The IRS commissioner has said that the 2015 tax season "will be one of the most complicated" ever, according to the Journal of Accountancy. And whether you're a worker or a business owner, complicated could well turn out to be a euphemism for painful and demoralizing. For much of the pain, you can thank Washington, D.C. and its continued inability to come to a deal on immigration.

The interplay and fallout are a bit complicated. Let's start with the coming pain. The confusion mentioned by IRS Commissioner John Koskinen in a speech he gave in early November largely has to do with a few factors, including a lack of budget for enough staff to process returns and the implementation of individual mandates and tax credits in the Affordable Care Act. But that's not where the biggest pain for businesses resides.

For that, you have to look at the now-regular congressional approach to the tax code and provisions that periodically expire. There are a number of popular tax deductions, credits, and other considerations that are not permanently enacted. Instead, they become bargaining chips--more on that in just a moment. Unless passed, they go out of force and are unavailable, even though companies typically have to plan in advance to use them.

According to a conversation I had with Mark Luscombe, principal federal tax analyst for publisher and information-services provider Wolters Kluwer, the most popular provision is the R&D tax credit, in which companies can get an additional credit for certain types of research and development work. It's basically an extra deduction that becomes available for R&D spending, but only if it's reenacted.

But that's hardly all. If you run a business, chances are you're familiar with Section 179, which permits accelerated depreciation. Instead of treating the purchase of capital goods over time, to match their estimated lifetimes, you deduct the entire thing at once. It makes the process much easier and gives you a much bigger advantage in the year of purchase. Section 179 has had a temporary $500,000 limit, but that now heads back to a maximum of $25,000.

"Because it's a cry wolf situation, a lot of people assume [the provisions] will be enacted and proceed as if they will," Luscombe says. "But there's always the risk that it won't. The House would prefer to make some of these permanent and make a temporary extension of the rest. The Senate would prefer to make all of them temporary." Given the divisive atmosphere in Washington and the certainty of a Republican-controlled Congress at odds with Obama, the chance of non-renewal is significant.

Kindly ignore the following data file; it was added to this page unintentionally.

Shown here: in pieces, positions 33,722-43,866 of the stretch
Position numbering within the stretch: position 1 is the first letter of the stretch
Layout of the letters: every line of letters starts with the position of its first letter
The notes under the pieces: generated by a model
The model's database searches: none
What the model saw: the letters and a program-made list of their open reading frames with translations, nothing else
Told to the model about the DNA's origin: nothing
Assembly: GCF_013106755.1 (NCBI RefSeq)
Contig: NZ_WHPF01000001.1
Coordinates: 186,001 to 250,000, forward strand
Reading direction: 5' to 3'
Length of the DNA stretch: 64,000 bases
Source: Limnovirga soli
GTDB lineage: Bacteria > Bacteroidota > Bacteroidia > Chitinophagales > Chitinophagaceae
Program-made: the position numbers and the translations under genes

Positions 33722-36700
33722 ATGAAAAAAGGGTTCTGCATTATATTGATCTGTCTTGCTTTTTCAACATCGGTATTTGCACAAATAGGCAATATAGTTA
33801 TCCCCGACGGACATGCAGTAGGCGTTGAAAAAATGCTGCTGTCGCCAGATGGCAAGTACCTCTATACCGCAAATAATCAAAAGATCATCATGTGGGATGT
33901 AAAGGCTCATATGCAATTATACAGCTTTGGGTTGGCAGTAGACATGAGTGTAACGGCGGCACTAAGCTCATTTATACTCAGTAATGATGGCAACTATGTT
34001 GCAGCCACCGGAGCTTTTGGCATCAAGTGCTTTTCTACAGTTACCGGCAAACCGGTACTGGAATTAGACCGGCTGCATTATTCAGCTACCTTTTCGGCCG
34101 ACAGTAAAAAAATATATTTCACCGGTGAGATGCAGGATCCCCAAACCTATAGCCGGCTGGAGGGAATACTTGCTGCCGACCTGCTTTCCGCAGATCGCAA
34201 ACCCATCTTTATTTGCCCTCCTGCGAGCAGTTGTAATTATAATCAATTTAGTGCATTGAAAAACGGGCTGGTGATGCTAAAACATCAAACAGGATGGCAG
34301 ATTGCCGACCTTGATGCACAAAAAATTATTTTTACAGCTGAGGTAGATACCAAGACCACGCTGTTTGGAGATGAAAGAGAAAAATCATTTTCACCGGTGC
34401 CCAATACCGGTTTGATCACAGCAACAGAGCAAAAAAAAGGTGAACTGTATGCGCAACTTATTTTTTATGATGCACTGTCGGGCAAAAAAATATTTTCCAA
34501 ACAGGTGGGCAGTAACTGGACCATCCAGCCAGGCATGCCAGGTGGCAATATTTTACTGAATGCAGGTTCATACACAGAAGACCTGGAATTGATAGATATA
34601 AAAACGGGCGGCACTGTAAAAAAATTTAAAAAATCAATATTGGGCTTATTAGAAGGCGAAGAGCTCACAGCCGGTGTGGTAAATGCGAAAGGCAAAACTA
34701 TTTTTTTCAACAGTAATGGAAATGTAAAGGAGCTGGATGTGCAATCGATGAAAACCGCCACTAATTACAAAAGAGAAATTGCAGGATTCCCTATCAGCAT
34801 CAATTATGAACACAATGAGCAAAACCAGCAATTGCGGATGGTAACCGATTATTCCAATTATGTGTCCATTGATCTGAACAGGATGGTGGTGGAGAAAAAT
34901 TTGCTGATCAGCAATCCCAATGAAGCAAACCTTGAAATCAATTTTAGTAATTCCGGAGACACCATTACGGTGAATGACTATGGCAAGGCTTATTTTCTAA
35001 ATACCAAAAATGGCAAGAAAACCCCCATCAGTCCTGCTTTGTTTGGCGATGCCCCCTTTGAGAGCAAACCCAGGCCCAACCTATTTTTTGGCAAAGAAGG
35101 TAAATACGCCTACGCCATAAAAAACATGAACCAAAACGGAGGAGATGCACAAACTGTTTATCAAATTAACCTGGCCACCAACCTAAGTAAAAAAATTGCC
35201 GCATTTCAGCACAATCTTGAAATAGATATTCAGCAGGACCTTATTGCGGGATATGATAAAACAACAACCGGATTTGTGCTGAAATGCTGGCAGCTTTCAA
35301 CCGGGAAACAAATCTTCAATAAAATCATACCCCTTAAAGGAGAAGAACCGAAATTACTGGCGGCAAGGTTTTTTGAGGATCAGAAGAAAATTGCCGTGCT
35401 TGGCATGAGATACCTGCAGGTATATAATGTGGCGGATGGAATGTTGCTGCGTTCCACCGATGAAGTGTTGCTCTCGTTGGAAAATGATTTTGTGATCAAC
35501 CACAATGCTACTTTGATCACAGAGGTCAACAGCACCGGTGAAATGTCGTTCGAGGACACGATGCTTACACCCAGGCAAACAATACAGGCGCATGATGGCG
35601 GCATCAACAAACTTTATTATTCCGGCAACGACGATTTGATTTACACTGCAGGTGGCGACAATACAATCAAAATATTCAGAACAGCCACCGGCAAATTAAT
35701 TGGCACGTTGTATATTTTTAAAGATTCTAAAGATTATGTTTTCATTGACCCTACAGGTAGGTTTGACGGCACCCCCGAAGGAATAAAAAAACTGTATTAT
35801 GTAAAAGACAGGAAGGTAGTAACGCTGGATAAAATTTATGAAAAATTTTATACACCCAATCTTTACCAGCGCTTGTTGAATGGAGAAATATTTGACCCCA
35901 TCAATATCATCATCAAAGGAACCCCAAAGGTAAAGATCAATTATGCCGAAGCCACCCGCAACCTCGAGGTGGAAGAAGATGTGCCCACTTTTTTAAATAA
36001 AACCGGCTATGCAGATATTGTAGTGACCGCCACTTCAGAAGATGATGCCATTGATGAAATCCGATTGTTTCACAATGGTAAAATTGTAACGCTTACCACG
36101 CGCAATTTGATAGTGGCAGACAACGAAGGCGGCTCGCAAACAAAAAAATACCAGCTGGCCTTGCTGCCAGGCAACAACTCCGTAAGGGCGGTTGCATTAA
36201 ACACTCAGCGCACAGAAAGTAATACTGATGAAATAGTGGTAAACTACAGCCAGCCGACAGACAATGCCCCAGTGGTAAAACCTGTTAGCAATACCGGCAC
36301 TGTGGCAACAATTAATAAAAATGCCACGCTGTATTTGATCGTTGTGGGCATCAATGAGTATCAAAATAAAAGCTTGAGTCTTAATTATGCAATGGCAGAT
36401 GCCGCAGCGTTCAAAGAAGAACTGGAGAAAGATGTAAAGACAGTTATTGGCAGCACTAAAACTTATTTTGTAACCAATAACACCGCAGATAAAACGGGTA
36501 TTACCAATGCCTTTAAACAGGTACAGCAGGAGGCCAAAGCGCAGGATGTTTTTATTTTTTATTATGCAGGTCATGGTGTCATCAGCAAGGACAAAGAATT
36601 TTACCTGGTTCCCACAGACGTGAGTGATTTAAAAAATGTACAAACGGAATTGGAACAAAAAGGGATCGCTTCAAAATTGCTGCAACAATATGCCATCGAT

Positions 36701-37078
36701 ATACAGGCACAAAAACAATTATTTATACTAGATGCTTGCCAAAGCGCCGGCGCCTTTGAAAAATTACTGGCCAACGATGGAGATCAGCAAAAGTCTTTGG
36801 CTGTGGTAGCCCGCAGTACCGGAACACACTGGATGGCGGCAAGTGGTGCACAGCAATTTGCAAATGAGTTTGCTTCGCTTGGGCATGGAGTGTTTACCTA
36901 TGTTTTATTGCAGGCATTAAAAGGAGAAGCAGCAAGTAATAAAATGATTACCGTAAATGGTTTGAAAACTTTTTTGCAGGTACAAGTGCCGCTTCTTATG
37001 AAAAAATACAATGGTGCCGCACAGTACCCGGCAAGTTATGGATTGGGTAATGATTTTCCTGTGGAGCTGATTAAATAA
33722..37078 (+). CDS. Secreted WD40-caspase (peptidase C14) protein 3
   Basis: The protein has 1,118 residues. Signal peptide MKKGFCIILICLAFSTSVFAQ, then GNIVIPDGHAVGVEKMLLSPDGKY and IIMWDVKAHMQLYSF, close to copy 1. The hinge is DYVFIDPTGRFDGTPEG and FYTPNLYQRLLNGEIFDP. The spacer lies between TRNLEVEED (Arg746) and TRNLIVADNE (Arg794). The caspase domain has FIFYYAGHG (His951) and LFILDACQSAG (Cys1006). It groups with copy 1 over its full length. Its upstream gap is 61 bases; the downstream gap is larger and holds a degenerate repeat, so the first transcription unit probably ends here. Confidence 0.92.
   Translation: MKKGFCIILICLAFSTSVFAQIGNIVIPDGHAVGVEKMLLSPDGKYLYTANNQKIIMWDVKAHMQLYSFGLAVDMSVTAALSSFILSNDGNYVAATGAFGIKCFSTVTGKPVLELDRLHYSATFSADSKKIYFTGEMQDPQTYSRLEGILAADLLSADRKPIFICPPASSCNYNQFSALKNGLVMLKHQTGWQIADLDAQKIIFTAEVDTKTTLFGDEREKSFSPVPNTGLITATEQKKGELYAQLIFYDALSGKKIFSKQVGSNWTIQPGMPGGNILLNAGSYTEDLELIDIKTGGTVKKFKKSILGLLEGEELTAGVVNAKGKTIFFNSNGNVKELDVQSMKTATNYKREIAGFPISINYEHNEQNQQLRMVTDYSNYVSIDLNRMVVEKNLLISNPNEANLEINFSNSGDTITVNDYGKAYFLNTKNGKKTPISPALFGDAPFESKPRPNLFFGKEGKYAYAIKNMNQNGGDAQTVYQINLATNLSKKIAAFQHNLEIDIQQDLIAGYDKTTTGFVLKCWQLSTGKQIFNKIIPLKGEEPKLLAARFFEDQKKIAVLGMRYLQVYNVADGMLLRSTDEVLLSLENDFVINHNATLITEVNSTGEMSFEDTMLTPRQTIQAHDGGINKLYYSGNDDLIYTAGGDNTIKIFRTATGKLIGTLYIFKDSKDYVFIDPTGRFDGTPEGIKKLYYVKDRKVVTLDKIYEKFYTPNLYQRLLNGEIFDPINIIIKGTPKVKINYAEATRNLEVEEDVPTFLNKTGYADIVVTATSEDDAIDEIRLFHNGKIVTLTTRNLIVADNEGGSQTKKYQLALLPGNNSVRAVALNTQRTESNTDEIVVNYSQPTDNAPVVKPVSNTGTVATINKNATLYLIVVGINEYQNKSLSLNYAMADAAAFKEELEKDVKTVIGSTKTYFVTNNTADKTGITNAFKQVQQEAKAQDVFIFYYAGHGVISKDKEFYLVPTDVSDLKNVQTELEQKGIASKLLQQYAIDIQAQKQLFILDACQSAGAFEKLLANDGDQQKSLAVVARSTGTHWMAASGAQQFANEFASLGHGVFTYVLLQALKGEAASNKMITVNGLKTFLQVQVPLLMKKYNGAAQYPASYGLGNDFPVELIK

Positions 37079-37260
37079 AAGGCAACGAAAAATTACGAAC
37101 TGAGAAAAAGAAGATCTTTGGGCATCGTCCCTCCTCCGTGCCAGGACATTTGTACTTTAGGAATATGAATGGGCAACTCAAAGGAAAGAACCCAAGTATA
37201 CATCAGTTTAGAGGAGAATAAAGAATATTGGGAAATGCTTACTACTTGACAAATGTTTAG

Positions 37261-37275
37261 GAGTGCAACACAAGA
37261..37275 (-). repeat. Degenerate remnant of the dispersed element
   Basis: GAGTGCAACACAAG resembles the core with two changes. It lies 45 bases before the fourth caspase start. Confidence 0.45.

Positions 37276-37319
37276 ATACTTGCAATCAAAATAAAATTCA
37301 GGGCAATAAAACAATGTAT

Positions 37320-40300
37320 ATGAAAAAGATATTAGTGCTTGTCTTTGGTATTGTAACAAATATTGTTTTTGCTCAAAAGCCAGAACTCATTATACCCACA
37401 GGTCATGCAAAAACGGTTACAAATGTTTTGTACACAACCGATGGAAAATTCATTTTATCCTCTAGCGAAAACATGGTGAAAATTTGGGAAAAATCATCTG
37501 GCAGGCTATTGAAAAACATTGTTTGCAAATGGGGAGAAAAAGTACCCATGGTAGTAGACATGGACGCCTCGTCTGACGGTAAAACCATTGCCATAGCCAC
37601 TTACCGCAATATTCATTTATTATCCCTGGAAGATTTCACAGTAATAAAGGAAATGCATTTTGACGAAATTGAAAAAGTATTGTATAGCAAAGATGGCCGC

All that brings us to the conflict between a tax deal and immigration, according to Politico.

The Senate and House had tax panels working on reenactment of the now-expired tax provisions. And then the deal fell apart.

The immigration executive order soured the GOP on the tax cuts for the working poor and middle class sought by Democrats. Republicans worried undocumented immigrants targeted by the order would begin claiming the credits in droves. They found a friend in Senate Majority Leader Harry Reid, who reluctantly agreed to drop his party's demands to extend expiring parts of the earned income tax credit and its companion, the child tax credit.

That means the IRS still doesn't know what the final tax landscape will look like, although it could make a decent guess. Without absolute knowledge, it can't provide up-to-date forms, can't tell tax professionals and software companies exactly what they will have to do, and can't even make the necessary modifications to their own software to process returns. It is going to be a mess, and unless Congress and the president miraculously get their collective act together, it will also cost a lot of entrepreneurs extra money.

Separately, in the when-it-rains-it-pours department, there are the major changes in which expenditures companies should capitalize and which they can treat as expenses. Many companies of all sizes will have to change their accounting methods to accommodate the rule changes. "Almost any business with depreciable assets" will have to file additional forms to document their accounting changes, according to Luscombe.

It should be one interesting tax season, indeed.